Traveling to Ireland for the first time is an exciting experience with the anticipation of all that vibrant green, countless medieval castles, golden beaches, and, of course, Guinness, along with countless pubs for enjoying a pint or two while enjoying live music. But to make the most of your trip, there are a few things you should know first.
When to Go
Anytime is a good time to go to the Emerald Isle, but the shoulder seasons, particularly late spring and early fall, are arguably the very best. Keep in mind that summer doesn’t necessarily bring sunshine, in fact, in some years it rains incessantly this season and you’re pretty much guaranteed to be shuffling among countless other tourists at Blarney Castle, the Cliffs of Moher, and just about every other popular attraction. No matter when you go, it’s probably going to rain at some point. Even if you purchased one of the houses for sale in Jacksonville, FL and have gotten used to day after day of sun, the rain isn’t really that bad, just bring the appropriate gear and be prepared to take things as they come.
There’s a good chance that you’ll get the best of both worlds with decent weather, a more relaxed atmosphere and many popular attractions will still be open, if you visit in May or mid-September through about mid-October.
Where to Stay
There are a wide range of accommodation options to choose from in Ireland, with everything from basic hotels to five-star resorts, medieval castles, vacation rentals and bed-and-breakfasts (also known as guesthouses). A bed-and-breakfast is a popular choice with more than 1,000 of them found throughout the country. B&Bs are where you’ll generally find the most warm and welcoming stay and get a better feel for the local culture. If your budget allows, you might consider changing things up a bit by staying a night or two at a castle (some are relatively affordable like Abbeyglen Castle Hotel in Clifden), and the rest of the time at a B&B.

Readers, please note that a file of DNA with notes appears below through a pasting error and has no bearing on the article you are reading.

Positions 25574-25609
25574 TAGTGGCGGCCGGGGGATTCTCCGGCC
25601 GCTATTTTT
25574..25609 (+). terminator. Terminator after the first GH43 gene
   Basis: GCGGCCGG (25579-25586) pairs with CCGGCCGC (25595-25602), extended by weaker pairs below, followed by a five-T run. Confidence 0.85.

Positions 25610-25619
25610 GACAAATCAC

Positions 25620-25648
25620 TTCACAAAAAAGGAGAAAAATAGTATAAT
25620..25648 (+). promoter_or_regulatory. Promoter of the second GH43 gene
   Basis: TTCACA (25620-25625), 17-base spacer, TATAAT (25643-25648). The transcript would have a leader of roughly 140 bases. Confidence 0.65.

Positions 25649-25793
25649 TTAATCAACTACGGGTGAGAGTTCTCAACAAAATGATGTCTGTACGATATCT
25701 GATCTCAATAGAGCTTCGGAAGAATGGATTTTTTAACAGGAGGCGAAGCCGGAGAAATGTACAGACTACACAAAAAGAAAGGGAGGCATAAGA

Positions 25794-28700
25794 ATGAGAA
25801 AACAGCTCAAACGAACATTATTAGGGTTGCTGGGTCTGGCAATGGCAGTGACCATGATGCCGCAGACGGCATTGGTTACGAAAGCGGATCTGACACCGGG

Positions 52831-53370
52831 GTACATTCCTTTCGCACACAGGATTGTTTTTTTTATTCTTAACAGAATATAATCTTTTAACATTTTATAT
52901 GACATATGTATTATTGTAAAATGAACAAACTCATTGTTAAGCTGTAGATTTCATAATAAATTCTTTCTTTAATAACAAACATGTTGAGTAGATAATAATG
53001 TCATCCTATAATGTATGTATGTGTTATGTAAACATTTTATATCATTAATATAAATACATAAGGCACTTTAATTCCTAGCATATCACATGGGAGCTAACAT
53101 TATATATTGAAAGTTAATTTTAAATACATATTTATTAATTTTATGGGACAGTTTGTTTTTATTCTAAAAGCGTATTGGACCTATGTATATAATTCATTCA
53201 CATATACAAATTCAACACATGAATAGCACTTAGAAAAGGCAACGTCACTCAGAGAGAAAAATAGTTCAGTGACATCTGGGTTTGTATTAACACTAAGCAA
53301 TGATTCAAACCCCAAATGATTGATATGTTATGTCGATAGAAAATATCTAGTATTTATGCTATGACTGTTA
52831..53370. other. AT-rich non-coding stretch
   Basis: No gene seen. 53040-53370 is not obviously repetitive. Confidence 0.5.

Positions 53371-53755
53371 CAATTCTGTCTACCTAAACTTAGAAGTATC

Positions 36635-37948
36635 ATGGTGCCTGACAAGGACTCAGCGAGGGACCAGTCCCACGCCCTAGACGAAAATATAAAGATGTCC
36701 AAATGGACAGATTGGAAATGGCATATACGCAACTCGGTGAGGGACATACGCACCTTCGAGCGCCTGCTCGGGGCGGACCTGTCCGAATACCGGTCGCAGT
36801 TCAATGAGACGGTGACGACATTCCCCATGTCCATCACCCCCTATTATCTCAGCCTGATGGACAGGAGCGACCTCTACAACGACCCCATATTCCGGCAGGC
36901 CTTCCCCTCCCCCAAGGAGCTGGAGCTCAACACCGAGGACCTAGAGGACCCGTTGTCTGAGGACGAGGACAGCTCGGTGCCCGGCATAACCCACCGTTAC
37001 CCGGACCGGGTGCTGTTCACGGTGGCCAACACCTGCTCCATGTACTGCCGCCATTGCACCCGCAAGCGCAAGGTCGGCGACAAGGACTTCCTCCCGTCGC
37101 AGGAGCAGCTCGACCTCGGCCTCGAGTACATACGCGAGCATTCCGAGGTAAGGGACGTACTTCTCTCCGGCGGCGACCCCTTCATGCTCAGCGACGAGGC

Where to Go
It would be impossible to pick just one spot in Ireland to visit, but whatever you do, plan to spend time outside of the city, Dublin that is. While it does have lots to offer, you’re going to find that postcard-perfect scenery, and a more authentic Irish experience, elsewhere. If you’re short on time, Wicklow National Park is just a 40-minute drive away and home to soaring mountains and the monastic settlement of Glendalough, established in the 6th-century.
It would be impossible to pick just one spot in Ireland to visit, but whatever you do, plan to spend time outside of the city of Dublin.
The Ring of Kerry is a popular tourist trail, but it’s also one of the most scenic of all Irish routes, stretching for 120 miles in southwest region of Ireland with jaw-dropping vistas that include countless waterfalls and rugged cliffs that plunge down to golden beaches framed by crashing turquoise-hued waves. The Dingle Peninsula is also stunning with its lush green hills and a backdrop of mountains forming its spine, including Mount Brandon, Ireland’s second highest peak. It’s also famous for its high concentration of ancient ruins, including ring forts.